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R v BNQ QDC 113
DISTRICT COURT OF QUEENSLAND
R v BNQ  QDC 113
Queensland District Court
12 May 2016 (delivered Ex tempore)
9, 12 May 2016
Moynihan QC DCJ
Section 9(10A) of the Penalties and Sentences Act 1992 (Qld) operates retrospectively and applies even though the offence and conviction happened before the section commenced.
CRIMINAL LAW – SENTENCING – DOMESTIC VIOLENCE OFFENCE – AGGRAVATING CIRCUMSTANCE - RETROSPECTIVITY – Where the respondent was convicted after trial of three counts of indecent treatment of a child under 16, under 12, under care – Where each offence was a “domestic violence offence” – Where amending legislation provides that the sentencing court must treat the fact that the offence was a “domestic violence offence” as an aggravating circumstance – Where amending legislation was passed after the offences were committed and after the convictions – Whether amendment has retrospective effect – Whether amendment is procedural or substantive.
Criminal Law (Domestic Violence) Amendment Act 2016 (Qld) s 5
Penalties and Sentences Act 1992 (Qld) s 9(10A)
Breeze v R (1999) 106 A Crim R 441
R v Carlton  2 Qd R 340
R v Flew  QCA 290
R v Koster  QCA 302
R v Pham (2009) 197 A Crim R 246
R v Truong  1 Qd R 663
Rodway v The Queen (1990) 169 CLR 515
V Trafford-Walker for the Applicant
C Bagley for the Respondent
ODPP for the Applicant
Michael Dwyer Solicitor for the Respondent
- The defendant was convicted on 1 April 2016 after a trial of three counts of indecent treatment of a child under the age of 16, who was under the age of 12 and under his care, between 31 December 2006 and 30 June 2009.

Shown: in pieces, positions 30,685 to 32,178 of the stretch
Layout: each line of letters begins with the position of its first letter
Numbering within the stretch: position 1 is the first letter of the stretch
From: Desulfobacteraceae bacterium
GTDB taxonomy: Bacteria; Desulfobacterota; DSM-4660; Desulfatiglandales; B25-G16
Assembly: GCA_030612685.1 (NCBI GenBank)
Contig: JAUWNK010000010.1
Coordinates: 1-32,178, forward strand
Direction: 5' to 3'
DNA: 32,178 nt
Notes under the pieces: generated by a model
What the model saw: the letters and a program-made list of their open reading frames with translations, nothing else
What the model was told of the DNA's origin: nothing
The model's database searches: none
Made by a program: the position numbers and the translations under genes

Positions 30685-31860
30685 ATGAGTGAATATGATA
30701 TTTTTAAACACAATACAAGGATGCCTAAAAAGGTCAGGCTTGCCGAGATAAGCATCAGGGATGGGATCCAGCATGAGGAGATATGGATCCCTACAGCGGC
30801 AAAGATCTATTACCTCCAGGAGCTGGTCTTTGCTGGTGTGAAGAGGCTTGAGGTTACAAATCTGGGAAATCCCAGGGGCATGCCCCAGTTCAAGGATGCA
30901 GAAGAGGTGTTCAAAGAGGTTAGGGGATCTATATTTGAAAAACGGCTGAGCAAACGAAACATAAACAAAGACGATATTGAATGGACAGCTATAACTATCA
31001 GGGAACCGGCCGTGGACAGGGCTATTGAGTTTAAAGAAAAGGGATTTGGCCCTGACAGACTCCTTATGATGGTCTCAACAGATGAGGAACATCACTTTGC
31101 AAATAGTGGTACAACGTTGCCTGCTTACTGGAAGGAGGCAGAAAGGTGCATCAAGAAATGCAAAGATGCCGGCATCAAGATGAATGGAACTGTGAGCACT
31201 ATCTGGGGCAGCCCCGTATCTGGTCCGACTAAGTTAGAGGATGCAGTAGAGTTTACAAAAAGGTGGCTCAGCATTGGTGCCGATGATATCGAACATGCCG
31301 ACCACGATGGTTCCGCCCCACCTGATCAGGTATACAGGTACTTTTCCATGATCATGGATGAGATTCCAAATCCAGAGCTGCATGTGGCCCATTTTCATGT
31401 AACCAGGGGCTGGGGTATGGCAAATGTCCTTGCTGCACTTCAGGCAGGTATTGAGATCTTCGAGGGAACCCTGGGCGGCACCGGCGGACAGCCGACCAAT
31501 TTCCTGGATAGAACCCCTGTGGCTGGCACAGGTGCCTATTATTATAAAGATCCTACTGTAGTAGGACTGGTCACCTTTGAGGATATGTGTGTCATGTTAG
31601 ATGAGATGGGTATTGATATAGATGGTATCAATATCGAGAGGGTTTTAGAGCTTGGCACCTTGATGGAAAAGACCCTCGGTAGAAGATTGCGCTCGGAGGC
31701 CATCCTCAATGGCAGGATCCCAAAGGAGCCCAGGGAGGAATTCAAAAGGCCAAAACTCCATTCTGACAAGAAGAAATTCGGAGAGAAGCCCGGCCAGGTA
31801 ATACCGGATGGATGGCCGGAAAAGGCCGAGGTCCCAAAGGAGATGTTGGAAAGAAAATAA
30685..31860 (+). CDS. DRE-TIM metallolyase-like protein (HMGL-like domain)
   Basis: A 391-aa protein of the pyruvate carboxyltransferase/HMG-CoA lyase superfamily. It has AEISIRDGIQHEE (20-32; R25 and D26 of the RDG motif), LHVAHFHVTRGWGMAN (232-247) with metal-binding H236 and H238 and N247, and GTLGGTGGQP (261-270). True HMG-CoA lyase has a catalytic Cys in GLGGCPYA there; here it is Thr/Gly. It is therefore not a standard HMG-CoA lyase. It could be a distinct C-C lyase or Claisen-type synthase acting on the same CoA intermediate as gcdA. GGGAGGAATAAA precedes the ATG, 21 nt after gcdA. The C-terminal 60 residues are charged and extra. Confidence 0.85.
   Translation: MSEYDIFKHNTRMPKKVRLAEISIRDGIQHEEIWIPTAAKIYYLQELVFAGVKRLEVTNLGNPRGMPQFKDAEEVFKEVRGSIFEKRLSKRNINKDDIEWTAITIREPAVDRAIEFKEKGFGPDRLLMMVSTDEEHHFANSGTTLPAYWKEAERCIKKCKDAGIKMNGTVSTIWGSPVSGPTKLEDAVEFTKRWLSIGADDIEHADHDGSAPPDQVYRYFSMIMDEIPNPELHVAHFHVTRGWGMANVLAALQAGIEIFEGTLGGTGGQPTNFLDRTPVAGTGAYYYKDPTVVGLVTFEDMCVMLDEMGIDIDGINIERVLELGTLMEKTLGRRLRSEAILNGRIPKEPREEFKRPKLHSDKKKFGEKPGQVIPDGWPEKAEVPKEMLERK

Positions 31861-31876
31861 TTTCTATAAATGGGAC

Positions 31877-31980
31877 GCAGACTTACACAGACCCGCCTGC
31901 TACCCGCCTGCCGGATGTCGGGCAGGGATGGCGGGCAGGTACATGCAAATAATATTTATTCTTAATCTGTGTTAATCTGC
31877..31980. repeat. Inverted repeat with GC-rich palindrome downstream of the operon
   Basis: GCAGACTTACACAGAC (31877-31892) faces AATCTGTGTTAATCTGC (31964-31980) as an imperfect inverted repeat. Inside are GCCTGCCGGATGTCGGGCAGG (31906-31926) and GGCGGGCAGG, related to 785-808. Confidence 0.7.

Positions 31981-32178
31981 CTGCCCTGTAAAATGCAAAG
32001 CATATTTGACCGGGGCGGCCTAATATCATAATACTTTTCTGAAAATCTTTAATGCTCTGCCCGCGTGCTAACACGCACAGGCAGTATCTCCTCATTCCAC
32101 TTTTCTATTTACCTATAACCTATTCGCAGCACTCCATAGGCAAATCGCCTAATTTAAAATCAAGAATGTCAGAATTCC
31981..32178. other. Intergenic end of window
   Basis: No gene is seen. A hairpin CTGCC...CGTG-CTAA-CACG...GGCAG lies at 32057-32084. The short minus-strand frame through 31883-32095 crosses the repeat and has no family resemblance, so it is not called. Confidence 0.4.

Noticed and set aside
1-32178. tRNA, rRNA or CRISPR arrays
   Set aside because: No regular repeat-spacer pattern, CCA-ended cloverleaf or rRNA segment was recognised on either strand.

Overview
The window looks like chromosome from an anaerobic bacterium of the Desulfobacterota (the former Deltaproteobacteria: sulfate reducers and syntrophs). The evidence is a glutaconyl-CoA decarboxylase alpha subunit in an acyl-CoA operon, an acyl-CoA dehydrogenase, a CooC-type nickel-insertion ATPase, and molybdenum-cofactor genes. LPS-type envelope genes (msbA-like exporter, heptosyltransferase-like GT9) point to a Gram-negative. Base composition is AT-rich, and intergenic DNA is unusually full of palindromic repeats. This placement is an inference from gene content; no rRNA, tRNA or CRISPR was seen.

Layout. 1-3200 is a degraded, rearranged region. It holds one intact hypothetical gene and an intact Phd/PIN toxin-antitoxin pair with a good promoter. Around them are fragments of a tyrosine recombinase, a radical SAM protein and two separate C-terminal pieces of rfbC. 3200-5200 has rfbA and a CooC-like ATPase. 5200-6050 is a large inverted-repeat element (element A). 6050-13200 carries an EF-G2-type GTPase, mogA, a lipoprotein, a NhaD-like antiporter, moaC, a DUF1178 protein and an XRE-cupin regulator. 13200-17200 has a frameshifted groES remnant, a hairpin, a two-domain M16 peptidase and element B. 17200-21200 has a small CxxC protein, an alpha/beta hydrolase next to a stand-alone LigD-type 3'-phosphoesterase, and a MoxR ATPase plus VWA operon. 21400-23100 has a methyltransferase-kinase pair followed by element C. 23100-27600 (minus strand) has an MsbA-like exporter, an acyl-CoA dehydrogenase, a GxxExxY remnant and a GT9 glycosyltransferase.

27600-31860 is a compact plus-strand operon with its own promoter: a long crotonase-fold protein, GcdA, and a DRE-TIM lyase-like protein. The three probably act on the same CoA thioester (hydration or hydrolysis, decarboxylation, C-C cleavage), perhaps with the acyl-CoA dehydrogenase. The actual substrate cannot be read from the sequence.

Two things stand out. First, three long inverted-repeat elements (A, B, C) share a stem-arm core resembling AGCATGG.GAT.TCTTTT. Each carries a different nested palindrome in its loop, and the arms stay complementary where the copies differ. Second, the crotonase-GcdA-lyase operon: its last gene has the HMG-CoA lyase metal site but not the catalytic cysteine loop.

- The indictment states that each offence is a “domestic violence offence” as defined in section 1 of the Criminal Code.
- The defendant concedes that each offence is a “domestic violence offence”.
- The defendant was remanded in custody and his sentence was adjourned to 9 May 2016 for hearing.
- On 5 May 2016, the Criminal Law (Domestic Violence) Amendment Act 2016 (Qld), (the CLDVA), was passed.
- Section 5 of the CLDVA amends section 9 of the Penalties and Sentences Act 1992 (Qld), (the PSA), by inserting subsection (10A), which provides:
“In determining the appropriate sentence for an offender convicted of a domestic violence offence, the court must treat the fact that it is a domestic violence offence as an aggravating factor, unless the court considers it is not reasonably because of the exceptional circumstances of the case.”
- The CLDVA does not contain a transitional provision that declares that section 9(10A) of the PSA is to operate retrospectively.
- The defendant contends, at his sentence hearing on 9 May 2016, that section 9(10A) of the PSA does not operate retrospectively.
- In Rodway v The Queen (1990) 169 CLR 515 at 518, the majority said:
“The rule at common law is that a statute ought not be given retrospective operation where to do so would affect an existing right or obligation, unless the language of the statute expressly or by necessary implication requires such construction. It is said that statues dealing with procedure are an exception to the rule and that they should be given a retrospective operation. It would, we think, be more accurate to say that there is no presumption against retrospectivity in the case of statutes which affect mere matters of procedure … When they deal only with procedure, they are apt to be regarded as an exception to the rule and, if their application is related to or based upon past events, they are said to be given a retrospective operation, provided that they do not affect existing rights or obligations.”